A nuclear reactor is a facility capable of converting nuclear energy into thermal energy. The reactors can initiate, control, and maintain the nuclear chain reactions in this facility's core.
In a common nuclear power plant, nuclear reactors are used to produce thermal energy and generate water vapor. The way to create this amount of heat is through fission reactions (splitting atoms). The generated steam at a high pressure drives the turbines to produce electricity.
To build a nuclear reactor is necessary to have sufficient nuclear fuel, which we call critical mass. Having sufficient critical mass means having enough fissile material in optimal condition to sustain a nuclear fission chain reaction.
When the reactor's neutron production exceeds losses, characterized by increasing power level, it is considered "supercritical." When losses dominate, it is considered "subcritical" and exhibits are decreasing power.
The nuclear chain reaction is produced and maintained in the core of the reactor to heat the water used to power the turbines of the plant.
There are several kinds of reactors, but the most used around the world are light water reactors:
Only in the United States, there are 95 commercial nuclear reactors producing electricity.
What Are the Parts of a Nuclear Reactor?
A nuclear reactor is made up of the following components:
Nuclear Reactor Core
The reactor core is made up of fuel rods with a characteristic geometric shape. It is cooled by a fluid, usually water.
In some nuclear reactors, the core is located inside a water pool, about 10 to 12 meters deep, or inside a pressure vessel made of steel.
A reactor vessel is the pressure vessel containing the nuclear reactor coolant, core shroud, and reactor core.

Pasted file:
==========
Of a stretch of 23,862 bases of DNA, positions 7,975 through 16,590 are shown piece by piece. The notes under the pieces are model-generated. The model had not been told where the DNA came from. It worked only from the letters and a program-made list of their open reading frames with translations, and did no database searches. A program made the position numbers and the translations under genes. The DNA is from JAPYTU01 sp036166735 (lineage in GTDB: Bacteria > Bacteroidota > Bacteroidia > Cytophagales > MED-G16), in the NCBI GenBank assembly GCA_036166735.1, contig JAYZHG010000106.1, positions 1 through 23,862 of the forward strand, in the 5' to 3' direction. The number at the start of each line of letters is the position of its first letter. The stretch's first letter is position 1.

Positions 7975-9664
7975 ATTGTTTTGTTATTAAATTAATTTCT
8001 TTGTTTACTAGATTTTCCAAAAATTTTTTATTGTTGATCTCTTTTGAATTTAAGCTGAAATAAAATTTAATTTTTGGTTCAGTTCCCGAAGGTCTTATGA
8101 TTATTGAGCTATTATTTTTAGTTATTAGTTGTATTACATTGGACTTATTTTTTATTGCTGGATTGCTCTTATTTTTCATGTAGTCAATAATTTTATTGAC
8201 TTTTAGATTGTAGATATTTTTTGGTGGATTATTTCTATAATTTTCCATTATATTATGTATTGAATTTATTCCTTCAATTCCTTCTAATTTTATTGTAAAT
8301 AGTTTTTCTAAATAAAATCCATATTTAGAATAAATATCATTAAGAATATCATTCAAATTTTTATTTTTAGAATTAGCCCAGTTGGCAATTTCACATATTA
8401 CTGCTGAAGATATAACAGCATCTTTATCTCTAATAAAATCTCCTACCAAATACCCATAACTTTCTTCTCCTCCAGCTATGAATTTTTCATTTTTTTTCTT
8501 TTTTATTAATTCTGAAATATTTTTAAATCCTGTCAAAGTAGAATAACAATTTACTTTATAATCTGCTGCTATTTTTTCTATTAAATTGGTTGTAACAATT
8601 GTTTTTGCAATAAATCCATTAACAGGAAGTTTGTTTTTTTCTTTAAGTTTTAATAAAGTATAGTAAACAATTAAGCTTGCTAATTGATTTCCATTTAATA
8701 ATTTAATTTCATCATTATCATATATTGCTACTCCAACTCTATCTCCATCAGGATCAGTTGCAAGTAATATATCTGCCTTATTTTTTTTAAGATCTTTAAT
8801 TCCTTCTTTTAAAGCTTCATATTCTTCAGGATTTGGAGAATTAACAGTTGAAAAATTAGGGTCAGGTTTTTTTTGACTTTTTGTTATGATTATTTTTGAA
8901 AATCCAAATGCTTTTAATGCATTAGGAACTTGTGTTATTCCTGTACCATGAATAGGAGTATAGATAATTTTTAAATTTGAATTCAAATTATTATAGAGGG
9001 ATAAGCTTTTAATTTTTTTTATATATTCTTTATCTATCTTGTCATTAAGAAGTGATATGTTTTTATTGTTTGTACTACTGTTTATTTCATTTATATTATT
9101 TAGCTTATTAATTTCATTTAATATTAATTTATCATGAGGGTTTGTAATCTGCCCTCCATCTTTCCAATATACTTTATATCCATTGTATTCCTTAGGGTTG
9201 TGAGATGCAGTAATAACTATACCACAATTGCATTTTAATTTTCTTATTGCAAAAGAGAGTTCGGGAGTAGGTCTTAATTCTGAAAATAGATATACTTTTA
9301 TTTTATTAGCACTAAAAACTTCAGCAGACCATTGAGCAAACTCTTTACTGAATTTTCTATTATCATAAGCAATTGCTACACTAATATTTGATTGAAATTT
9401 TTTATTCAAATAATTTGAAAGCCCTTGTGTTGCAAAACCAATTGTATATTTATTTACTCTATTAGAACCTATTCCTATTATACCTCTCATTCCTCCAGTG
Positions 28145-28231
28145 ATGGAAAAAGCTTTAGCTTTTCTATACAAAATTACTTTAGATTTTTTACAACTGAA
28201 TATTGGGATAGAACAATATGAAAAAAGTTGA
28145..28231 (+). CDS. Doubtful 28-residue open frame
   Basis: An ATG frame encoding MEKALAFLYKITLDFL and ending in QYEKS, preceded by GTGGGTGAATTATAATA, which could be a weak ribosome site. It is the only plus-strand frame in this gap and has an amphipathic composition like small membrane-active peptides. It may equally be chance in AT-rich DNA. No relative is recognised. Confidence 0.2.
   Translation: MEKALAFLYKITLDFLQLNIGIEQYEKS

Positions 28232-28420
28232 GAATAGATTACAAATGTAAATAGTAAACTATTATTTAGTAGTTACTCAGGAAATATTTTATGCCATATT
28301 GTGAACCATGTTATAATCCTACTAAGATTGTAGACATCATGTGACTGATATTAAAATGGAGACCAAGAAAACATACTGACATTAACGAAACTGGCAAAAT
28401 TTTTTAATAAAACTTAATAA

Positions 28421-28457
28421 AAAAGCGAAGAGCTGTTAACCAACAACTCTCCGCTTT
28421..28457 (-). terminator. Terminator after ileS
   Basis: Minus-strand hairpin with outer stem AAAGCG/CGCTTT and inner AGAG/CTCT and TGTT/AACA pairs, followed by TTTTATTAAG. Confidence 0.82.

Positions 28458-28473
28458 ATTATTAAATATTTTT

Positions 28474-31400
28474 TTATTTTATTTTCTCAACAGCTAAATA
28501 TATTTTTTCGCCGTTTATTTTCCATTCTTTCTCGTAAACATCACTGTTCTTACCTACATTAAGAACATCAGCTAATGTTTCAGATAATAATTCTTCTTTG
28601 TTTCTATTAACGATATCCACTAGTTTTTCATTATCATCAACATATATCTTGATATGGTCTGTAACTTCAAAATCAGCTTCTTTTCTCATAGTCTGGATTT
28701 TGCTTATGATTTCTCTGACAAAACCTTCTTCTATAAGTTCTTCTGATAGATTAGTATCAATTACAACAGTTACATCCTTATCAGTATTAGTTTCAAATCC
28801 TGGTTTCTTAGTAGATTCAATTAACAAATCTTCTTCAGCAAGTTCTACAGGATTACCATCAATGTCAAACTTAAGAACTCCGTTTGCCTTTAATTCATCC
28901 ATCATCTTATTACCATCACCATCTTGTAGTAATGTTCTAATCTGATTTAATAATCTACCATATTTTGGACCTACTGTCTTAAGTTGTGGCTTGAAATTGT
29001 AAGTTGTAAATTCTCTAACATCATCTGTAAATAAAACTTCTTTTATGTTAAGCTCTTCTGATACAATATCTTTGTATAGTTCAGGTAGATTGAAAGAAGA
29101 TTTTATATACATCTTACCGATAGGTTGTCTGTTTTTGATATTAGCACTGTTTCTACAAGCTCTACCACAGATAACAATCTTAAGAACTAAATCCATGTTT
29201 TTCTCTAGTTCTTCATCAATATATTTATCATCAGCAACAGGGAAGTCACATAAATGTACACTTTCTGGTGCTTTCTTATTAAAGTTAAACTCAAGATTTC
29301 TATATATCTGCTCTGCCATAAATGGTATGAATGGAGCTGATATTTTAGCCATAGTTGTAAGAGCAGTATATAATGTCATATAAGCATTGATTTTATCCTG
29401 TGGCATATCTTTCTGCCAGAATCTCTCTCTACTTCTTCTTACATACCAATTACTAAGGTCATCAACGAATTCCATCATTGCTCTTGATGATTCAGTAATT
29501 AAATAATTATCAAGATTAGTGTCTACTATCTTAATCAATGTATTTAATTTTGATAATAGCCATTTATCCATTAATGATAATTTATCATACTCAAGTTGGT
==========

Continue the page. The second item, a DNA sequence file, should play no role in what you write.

Nuclear Fuel Rods
They are the physical place where nuclear fuel is confined. Some fuel rods contain uranium mixed in aluminum in the form of flat sheets. These sheets are separated by a certain distance that allows the circulation of heat sink fluid.
The sheets are located in a kind of box that serves as a support.
Nuclear fuel is a material with the ability to fission sufficiently to reach critical mass. That is, to maintain a nuclear chain reaction. It is positioned so that the thermal energy that produces this atomic reaction can be quickly extracted.
Natural uranium is mined from uranium mines, but it is not radioactive enough to be used directly in a reactor. Natural uranium undergoes an enrichment process to obtain more unstable isotopes to increase the coefficient of reactivity.
Control rod bundles provide a quick means of monitoring chain reactions. These bars allow rapid changes in reactor power and its eventual shutdown in case of emergency.
The control rods are made of neutron-absorbing materials and are usually the same dimensions as the fuel elements.
The fuel assemblies in the core are arranged in rows of 10 aligned along with linear support structures.
The core reactivity coefficient is increased or decreased by raising or lowering the control rods. By submitting or reducing them, the presence of neutron absorbing material in the nucleus is modified.
In typical operation, a nuclear reactor has the control rods fully or partially removed from the core.
The design of nuclear power plants is such that in the event of a failure in a reactor safety or control system, it always acts in the sense of maximum safety, fully inserting all the control rods into the reactor core.
This action brings the nuclear reactor to a safe shutdown in a few seconds.
The neutrons resulting from a nuclear fission reaction have high kinetic energy. The higher their speed, the less likely they are to fission other atoms, so it is convenient to reduce this speed to encourage new chain reactions.
The reactor uses a coolant to take advantage of the thermal energy given off by nuclear fission reactions. The coolant's function is to absorb this heat energy and transport it to other plant elements and generate electricity.
The coolant must be anti-corrosive, with a high heat capacity, and must not absorb neutrons.
A certain number of neutrons tend to escape from the region where they are produced in a nuclear chain reaction. This leakage of neutrons can be minimized with a reflector medium that redirects them within the reaction region.
The reflective medium that surrounds the nucleus must have a low effective capture section to reduce the number of neutrons and that as many as possible of them are reflected.